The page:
This week saw the launch of the new EU scheme to fast track next generation drugs, a move which will promote greater understanding, in Dr Steven Bradshaw’s opinion.
Dr Steven Bradshaw, Global Healthcare Policy Expert
Steven Bradshaw is a global healthcare policy expert, who works as a consultant to some of the world’s top pharmaceuticals companies and think tanks.
As such, Bradshaw regularly weighs in on matters of European healthcare policy i.e. the recent decision by the Italian government to substitute AMD drugs, employing his expertise to bring fresh insight to the matters that are reshaping European healthcare policy, which is why the launch of this scheme was one that Bradshaw felt he must comment on.
The Second Innovative Medicines Initiative Launches
This week the continent’s second Innovative Medicines Initiative (IMI 2), was officially announced. Furthermore, it was revealed that the scheme would come with a 3.3 billion-euro budget, as well as a target of fast tracking development of the new generation of medicines, with a focus on those of unmet medical or societal need.
The Agenda for the IMI 2 Strategic Research, which borrows significantly from World Health Organisation Priority Medicines for Europe, and the World report, will also be designed to place a greater significance on speeding up patient access to new treatments. Furthermore, this week saw the launch of the first IMI 2 call for proposals; which included topics on type 1 diabetes, along with retinal diseases; both areas that are in dire need of new treatments.
Raising Awareness of Type 1 Diabetes
Notably, there is no cure for type 1 diabetes, and it is known to affect an estimated 17 million people across the globe. Consequently, the scheme will seek to progress understanding of the disease, as well as approach the absence of tools and technologies, which would aid in helping to detect a patient’s risk of developing the condition.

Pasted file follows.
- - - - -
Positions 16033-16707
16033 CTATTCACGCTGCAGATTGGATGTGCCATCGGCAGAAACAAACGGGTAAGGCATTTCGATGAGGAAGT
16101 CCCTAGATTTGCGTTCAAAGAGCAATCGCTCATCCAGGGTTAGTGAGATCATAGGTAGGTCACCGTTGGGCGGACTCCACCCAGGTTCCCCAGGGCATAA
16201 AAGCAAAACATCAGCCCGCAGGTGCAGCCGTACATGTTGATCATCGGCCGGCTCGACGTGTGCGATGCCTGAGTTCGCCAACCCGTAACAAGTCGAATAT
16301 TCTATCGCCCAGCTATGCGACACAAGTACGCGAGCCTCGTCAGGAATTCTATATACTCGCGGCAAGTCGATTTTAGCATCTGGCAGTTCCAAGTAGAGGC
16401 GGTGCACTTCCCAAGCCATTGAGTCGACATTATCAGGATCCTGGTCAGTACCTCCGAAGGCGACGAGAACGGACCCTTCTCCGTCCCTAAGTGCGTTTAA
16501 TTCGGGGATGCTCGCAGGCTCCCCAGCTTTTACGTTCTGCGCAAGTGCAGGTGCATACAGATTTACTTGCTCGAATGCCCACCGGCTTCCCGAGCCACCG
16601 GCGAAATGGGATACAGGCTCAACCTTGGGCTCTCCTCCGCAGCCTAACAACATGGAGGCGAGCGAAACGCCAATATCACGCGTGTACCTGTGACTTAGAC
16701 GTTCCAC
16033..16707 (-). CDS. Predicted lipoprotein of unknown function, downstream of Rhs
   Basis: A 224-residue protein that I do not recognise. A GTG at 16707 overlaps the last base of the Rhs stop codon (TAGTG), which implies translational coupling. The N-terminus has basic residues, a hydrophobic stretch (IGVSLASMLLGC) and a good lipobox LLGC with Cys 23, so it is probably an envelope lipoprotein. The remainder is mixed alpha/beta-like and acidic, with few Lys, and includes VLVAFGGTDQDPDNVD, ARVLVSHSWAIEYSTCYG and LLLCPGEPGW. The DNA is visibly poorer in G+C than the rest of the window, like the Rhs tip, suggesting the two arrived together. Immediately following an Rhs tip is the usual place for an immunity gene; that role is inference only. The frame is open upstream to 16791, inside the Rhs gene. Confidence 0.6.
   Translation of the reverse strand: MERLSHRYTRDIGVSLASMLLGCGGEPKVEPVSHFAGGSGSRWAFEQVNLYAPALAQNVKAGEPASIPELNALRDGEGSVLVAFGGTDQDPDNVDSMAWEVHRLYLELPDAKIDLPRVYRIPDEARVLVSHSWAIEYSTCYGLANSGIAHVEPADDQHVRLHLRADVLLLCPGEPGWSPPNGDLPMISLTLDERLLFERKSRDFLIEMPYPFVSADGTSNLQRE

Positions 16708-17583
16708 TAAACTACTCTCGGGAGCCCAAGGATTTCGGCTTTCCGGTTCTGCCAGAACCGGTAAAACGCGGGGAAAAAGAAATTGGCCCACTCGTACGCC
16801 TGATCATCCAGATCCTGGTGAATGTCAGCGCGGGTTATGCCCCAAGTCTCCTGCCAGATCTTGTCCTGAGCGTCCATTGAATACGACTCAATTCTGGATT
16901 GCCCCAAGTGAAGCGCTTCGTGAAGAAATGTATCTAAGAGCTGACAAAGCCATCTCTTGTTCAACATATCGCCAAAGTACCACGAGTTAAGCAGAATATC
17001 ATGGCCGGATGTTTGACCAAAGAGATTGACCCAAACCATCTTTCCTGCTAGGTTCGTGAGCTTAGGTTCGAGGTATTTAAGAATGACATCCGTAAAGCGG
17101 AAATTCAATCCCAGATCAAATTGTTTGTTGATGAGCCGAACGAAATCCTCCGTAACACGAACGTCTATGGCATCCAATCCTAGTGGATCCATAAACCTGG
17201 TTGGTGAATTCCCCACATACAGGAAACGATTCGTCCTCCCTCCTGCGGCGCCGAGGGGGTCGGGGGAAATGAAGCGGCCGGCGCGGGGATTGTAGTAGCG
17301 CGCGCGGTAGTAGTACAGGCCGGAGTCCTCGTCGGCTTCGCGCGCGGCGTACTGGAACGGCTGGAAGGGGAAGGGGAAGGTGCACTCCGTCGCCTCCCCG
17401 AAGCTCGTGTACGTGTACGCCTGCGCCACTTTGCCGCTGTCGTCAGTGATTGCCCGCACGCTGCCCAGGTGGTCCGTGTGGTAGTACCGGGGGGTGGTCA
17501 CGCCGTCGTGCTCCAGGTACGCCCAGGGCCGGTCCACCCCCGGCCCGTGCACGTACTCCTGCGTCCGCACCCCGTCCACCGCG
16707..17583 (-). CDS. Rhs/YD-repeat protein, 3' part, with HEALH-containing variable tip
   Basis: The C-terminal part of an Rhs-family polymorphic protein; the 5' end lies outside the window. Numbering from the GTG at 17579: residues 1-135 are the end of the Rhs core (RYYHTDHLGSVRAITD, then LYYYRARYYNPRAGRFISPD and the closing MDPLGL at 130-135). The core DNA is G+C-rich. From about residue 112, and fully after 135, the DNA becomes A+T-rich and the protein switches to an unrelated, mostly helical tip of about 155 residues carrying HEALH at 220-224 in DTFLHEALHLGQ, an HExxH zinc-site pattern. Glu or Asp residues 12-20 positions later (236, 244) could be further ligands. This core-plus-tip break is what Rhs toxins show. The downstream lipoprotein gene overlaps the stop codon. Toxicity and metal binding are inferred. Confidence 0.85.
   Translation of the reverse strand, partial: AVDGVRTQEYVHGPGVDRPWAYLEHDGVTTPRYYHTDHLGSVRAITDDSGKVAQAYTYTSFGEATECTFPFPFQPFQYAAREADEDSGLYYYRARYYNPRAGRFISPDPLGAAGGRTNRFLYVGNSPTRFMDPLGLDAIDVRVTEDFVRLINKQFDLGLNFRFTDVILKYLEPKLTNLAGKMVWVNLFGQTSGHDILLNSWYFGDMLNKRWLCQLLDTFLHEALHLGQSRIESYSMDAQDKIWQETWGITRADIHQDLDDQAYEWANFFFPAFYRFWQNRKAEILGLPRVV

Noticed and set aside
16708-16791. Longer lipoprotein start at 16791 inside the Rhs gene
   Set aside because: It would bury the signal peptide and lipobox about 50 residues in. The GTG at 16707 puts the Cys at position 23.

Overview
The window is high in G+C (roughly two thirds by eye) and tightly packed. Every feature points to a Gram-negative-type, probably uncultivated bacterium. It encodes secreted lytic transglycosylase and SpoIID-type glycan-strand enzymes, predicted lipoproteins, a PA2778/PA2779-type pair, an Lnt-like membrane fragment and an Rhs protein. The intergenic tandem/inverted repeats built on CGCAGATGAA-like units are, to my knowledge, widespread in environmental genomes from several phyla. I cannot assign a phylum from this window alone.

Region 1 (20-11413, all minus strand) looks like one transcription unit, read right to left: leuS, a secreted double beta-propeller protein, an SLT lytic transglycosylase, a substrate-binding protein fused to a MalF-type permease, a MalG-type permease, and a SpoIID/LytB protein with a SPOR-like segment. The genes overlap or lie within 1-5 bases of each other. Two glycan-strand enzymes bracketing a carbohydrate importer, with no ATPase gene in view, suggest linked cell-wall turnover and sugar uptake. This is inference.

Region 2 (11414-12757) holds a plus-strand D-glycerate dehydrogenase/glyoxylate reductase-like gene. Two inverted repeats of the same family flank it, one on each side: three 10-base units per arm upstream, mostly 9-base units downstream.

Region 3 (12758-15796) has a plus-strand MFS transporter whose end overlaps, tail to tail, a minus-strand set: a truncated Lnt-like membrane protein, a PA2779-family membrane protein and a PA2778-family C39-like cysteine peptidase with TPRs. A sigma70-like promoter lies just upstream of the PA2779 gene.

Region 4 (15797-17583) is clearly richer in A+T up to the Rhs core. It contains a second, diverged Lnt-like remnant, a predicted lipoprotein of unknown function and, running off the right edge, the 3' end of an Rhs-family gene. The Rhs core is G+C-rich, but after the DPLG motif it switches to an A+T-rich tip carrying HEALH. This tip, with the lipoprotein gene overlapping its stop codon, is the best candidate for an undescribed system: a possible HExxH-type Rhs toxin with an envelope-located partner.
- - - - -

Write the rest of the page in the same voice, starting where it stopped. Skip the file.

The budget for this project is reported to total 35 million euros; Horizon 2020 provided 17.6 million euros to the project, whilst large pharmaceuticals firms who are taking part in the scheme contributed 12.6 million euros. Meanwhile, a further 2.2 million euros was donated by the JDRF diabetes charity and patient organisation, which is set to coordinate the scheme, and a final 2.2 million euros was provided by the Leona M and Harry B Helmsley Charitable Trust.
Tackling the Issues of Retinal Diseases
Meanwhile, retinal diseases – which are a leading cause of blindness internationally – are the second topic of the first call. Currently, no effective treatment exists for diabetic retinopathy or dry age-related macular degeneration (AMD), nor standard outcome measures that are applicable to patient’s daily lives.
Both the European Federation of Pharmaceutical Industries and Associations (EFPIA) and the European Commission have put forward half of the 14 million euro budget for this project. These funds will be used to produce new tools and methods, which will aim to accurately depict the effect of these conditions on patient’s normal lives. Furthermore, they’re hoping that these observations could be employed in clinical research to determine the validity of potential new treatments for retinal diseases.
The Project Will Address Unmet Medical Needs
According to Pharmatimes, the partners in the project wrote that it will seek to address, therefore, an unmet medical need that is also acknowledged by European medicines regulators.
They went on to write: ‘IMI is a public/private partnership between the Commission and EFPIA. The IMI 2 programme will build on the successes of IMI’s first phase (2008-2013), which has delivered breakthroughs in areas as diverse as diabetes, autism and medicines safety, and will expand the partnership to all players in the health ecosystem.’
Dr Steven Bradshaw Comments
In Steven Bradshaw’s opinion, these projects are vital to efforts to understand and produce methods to address critical unmet needs in therapy areas such as retinal diseases and type 1 diabetes, as only through a greater understanding of how they affect patients everyday lives, can we fully address the problems they pose and develop treatments.